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Look, Then Look Deeper

Of course, we don’t have to travel to change perspective. The key is to make sure that you continuously view the world around you with fresh eyes. Try looking from a different point of view. Get down low or climb up high. Get close to a subject, then back away. Look at the quality and quantity of light and study the shadows. Look for reflections; notice where lights converge and subjects overlap. Pay attention to negative and positive space. Scrutinize your surroundings and take note of the details. The more “present” you are, the more you will see.

Try staying at one location for one hour and make ten photographs of different things. Then make ten different photographs of the same thing. Forcing ourselves to slow down and analyze the world around us provides new insights and opens new doors.

I have a habit of walking around my neighborhood in the morning. I collect things that I see on my journey—interesting twigs, seedpods, even metal coat hangers (I’m astonished at how many of the twisted hanger tops I have found over the years). I don’t typically know exactly how I will use them when I find them, but over the years I’ve photographed many of the objects, incorporated others in my encaustic paintings, and even decorated the planting beds in my gardens with them.

Sometimes I give myself assignments for the morning walk. I’ll look in my journal for ideas, and then try to find examples of those concepts when I walk. I might choose a word, like “resilient,” and then try to find examples of how resilient nature can be and photograph them—weeds growing up through the sidewalks, trees overtaking a side-yard, and insects building their homes within an abandoned structure. When I encourage myself to look at things more closely as I walk by an empty lot, I find myself wondering what world is contained in that space that I walk by every day and don’t even notice. If I really look, how much life would I find in a shovelful of earth or the branch of a tree? Nature is a source of infinite variation and inspiration. Make the time to study and take in its beauty.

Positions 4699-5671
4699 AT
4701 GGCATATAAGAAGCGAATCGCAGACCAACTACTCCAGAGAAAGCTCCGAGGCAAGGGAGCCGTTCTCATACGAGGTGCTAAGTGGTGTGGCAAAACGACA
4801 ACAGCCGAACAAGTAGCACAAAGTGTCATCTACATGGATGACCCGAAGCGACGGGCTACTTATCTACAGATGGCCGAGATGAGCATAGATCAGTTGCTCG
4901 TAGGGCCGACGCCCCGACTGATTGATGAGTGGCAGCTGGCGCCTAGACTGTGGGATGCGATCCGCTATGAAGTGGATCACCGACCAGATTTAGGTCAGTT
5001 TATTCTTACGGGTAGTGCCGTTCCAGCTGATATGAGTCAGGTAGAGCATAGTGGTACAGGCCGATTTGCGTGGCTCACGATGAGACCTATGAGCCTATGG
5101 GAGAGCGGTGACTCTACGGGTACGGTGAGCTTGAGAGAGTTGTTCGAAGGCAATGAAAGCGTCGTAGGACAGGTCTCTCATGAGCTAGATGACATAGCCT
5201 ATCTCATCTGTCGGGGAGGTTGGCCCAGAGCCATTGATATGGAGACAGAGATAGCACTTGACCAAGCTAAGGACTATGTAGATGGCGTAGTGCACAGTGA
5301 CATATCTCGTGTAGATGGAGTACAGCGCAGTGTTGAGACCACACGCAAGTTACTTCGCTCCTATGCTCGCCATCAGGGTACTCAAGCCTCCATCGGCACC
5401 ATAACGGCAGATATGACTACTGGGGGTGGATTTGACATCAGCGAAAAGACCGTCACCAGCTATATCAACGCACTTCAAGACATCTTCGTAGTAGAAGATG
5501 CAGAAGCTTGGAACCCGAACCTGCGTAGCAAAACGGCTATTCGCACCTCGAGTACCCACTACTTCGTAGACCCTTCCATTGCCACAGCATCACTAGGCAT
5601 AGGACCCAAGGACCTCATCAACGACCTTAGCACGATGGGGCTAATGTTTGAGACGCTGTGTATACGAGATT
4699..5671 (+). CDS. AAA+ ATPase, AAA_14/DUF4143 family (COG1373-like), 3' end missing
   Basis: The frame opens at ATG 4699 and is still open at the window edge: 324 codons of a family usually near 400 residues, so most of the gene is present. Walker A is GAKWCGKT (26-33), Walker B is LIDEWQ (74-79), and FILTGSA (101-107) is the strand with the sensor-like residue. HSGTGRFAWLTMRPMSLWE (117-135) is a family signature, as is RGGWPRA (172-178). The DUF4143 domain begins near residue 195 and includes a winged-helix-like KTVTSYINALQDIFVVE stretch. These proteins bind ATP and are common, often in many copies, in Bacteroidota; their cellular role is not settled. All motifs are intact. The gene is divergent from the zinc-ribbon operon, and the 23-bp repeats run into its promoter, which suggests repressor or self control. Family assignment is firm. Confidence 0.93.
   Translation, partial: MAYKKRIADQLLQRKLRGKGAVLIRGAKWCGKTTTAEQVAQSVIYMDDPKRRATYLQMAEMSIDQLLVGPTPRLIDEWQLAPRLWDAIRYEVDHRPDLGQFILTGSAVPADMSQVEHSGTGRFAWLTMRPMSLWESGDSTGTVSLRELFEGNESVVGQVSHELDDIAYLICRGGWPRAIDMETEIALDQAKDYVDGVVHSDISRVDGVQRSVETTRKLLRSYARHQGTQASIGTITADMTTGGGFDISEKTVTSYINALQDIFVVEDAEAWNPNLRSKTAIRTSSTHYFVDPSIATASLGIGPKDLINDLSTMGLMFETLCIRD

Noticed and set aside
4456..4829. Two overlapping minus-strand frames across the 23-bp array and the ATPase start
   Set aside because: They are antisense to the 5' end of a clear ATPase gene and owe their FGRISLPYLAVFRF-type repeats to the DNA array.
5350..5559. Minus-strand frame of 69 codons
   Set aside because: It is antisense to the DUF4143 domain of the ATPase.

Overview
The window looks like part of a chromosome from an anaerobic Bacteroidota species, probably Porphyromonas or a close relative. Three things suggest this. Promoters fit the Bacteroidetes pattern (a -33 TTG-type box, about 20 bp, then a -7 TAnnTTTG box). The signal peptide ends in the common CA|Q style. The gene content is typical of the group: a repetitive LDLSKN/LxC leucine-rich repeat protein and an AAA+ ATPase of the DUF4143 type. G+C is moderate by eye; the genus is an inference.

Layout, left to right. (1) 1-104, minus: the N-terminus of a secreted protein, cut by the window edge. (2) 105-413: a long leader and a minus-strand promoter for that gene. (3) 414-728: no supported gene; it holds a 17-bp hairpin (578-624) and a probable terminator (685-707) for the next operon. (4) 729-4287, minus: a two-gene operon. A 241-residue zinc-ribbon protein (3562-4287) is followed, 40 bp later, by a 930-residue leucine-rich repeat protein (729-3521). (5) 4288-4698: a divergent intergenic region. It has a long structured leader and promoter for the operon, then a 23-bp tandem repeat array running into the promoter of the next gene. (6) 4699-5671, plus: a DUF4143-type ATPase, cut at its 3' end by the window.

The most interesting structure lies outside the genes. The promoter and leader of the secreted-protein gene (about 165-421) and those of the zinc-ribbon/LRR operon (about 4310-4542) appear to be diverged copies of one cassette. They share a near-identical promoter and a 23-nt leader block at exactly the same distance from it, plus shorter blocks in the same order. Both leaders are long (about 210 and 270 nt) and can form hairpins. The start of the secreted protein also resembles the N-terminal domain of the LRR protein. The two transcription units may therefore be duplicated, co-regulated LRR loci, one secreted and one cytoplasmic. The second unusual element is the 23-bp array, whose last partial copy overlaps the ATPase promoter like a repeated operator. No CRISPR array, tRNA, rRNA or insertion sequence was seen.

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Queensland, Australia, 2012

  • The more one looks, the more one sees. And the more one sees, the better one knows where to look.

I constantly observe the way other people capture the world around them, as well. I look at photographs anywhere I can—in books, online, in museums and galleries. By studying other photographers’ work, I have learned a great deal about what I feel makes a successful image, from content to composition to lighting. I look at other sources of imaging, such as alternative light sources (infra-red and ultraviolet), chemical-based processes, scanning microscopy, and molecular science. They all have the potential to influence my photography and generate new ideas.

I try to stay well rounded by looking at other mediums of art—sculpture, painting, fiber, installation—from different cultures around the world, today and throughout history. Inspiration can come from anything—a piece of music that kindles the imagination, the beauty of a well-built piece of furniture that brings us joy, or a simple, thoughtfully prepared home-cooked meal that comforts our soul.

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